{an aside: Kaplan is the author Jane Austen Among Women, which has its own lengthy discussion of Eliza Chute and her circle of acquaintance!}

I have long thought Byrne would have an uphill battle at any authentication of her portrait as portraying the Jane Austen. Why? The Eliza Chute Connection. If she had Eliza Chute as artist there was a chance that this portrait could have been done from life, could have been something few within the family remembered by the late 1860s, when Edward Austen was looking for a portrait of his late aunt to grace A Memoir of Jane Austen.

But the more I compared the “Austin” portrait with a known portrait done by Eliza Chute, the more I had to conclude that Eliza was not Byrne’s artist.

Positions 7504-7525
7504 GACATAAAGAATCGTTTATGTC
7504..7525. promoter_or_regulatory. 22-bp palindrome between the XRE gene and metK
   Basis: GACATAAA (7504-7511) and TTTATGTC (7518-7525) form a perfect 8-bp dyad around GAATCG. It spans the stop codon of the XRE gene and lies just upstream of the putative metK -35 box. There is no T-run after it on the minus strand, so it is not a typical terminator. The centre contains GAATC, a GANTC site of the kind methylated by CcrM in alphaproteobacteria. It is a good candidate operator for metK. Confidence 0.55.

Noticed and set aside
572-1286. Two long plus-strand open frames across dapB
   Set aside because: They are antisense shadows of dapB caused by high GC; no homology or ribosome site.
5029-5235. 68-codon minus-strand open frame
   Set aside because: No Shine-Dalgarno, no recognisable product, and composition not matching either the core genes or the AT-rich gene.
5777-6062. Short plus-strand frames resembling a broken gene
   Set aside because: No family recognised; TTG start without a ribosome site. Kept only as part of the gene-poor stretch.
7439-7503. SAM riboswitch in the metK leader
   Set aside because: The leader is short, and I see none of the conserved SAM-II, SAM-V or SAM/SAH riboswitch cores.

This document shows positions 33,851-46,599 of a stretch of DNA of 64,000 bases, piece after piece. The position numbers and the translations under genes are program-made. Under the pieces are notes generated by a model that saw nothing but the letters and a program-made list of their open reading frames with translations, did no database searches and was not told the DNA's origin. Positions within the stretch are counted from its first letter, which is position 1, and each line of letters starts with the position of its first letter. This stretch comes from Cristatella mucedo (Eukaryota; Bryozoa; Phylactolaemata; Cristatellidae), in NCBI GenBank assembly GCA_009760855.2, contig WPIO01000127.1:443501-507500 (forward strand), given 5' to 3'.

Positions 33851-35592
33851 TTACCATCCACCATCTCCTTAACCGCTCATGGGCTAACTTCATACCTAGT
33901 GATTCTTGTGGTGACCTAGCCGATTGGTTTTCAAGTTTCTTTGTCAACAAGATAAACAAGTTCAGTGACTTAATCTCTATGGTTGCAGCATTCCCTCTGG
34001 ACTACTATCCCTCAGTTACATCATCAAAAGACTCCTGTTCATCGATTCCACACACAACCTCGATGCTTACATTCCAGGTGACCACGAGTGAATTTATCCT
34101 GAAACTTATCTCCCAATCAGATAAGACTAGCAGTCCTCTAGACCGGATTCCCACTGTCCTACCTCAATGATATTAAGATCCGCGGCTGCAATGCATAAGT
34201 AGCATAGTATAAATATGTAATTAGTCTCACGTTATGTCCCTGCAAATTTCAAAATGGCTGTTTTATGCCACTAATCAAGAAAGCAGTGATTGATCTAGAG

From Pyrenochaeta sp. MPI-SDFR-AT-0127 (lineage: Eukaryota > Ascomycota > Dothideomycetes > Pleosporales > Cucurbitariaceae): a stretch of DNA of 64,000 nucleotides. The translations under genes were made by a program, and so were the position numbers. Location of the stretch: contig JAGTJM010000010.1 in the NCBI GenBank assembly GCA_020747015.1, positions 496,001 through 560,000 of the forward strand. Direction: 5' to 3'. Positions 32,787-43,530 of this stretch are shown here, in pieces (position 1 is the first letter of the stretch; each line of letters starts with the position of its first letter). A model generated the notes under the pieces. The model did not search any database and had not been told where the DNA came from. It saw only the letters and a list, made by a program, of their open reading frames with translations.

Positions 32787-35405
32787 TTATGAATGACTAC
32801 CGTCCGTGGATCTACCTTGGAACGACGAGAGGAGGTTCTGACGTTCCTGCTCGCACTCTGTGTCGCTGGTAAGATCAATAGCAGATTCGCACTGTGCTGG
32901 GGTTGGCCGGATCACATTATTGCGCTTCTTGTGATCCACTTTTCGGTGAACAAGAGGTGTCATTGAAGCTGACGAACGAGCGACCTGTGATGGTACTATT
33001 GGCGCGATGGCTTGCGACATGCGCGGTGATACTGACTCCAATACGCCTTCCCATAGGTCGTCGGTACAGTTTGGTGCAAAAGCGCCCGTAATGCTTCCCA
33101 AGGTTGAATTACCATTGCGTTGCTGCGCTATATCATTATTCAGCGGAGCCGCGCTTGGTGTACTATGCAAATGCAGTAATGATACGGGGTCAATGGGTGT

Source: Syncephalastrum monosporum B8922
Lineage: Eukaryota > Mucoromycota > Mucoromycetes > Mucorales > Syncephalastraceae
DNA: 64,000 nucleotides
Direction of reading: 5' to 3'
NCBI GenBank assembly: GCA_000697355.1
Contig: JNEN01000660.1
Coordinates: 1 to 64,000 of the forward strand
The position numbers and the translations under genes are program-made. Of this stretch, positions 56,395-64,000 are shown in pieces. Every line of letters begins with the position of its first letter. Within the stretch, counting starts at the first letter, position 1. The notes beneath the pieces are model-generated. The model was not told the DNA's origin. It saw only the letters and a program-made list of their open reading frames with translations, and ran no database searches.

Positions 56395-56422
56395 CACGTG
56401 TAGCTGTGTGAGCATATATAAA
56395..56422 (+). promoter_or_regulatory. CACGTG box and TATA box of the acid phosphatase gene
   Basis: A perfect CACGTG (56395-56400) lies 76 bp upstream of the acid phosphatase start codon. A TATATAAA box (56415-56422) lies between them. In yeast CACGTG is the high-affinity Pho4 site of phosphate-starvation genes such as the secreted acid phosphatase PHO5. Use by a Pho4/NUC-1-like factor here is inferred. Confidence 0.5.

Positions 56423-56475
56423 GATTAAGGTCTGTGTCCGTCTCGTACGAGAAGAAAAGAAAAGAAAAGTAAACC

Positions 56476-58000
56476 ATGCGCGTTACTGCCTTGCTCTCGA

paula-maria

Anyone watching the BBC special that Christmas in 2011 would not have realized the portrait seen in the screen, sharing space with Byrne’s own face (above), WAS the reason Byrne contacted me a few months before the show aired.

Maria Lady Northampton

This is the portrait, on vellum, by Eliza Chute of her eldest sister Maria Lady Northampton. A similarity – in pose, for instance, is there for anyone to see. The execution, however (even though I have never seen EITHER portrait in the flesh), seems much more accomplished than that of the “Jane Austin”. As much as I had _hoped_ my Eliza had drawn her neighbor Jane Austin (and she did spell the family name this way), I think her a better artist, even if she might have become rusty by c1814.

If anyone can supply the Sensibilities article, please see email contact information under About the Author.

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In with new / Out with old

January 13, 2013 at 12:22 am (entertainment, history, jane austen, news, people, portraits and paintings, travel) (, , , , , , )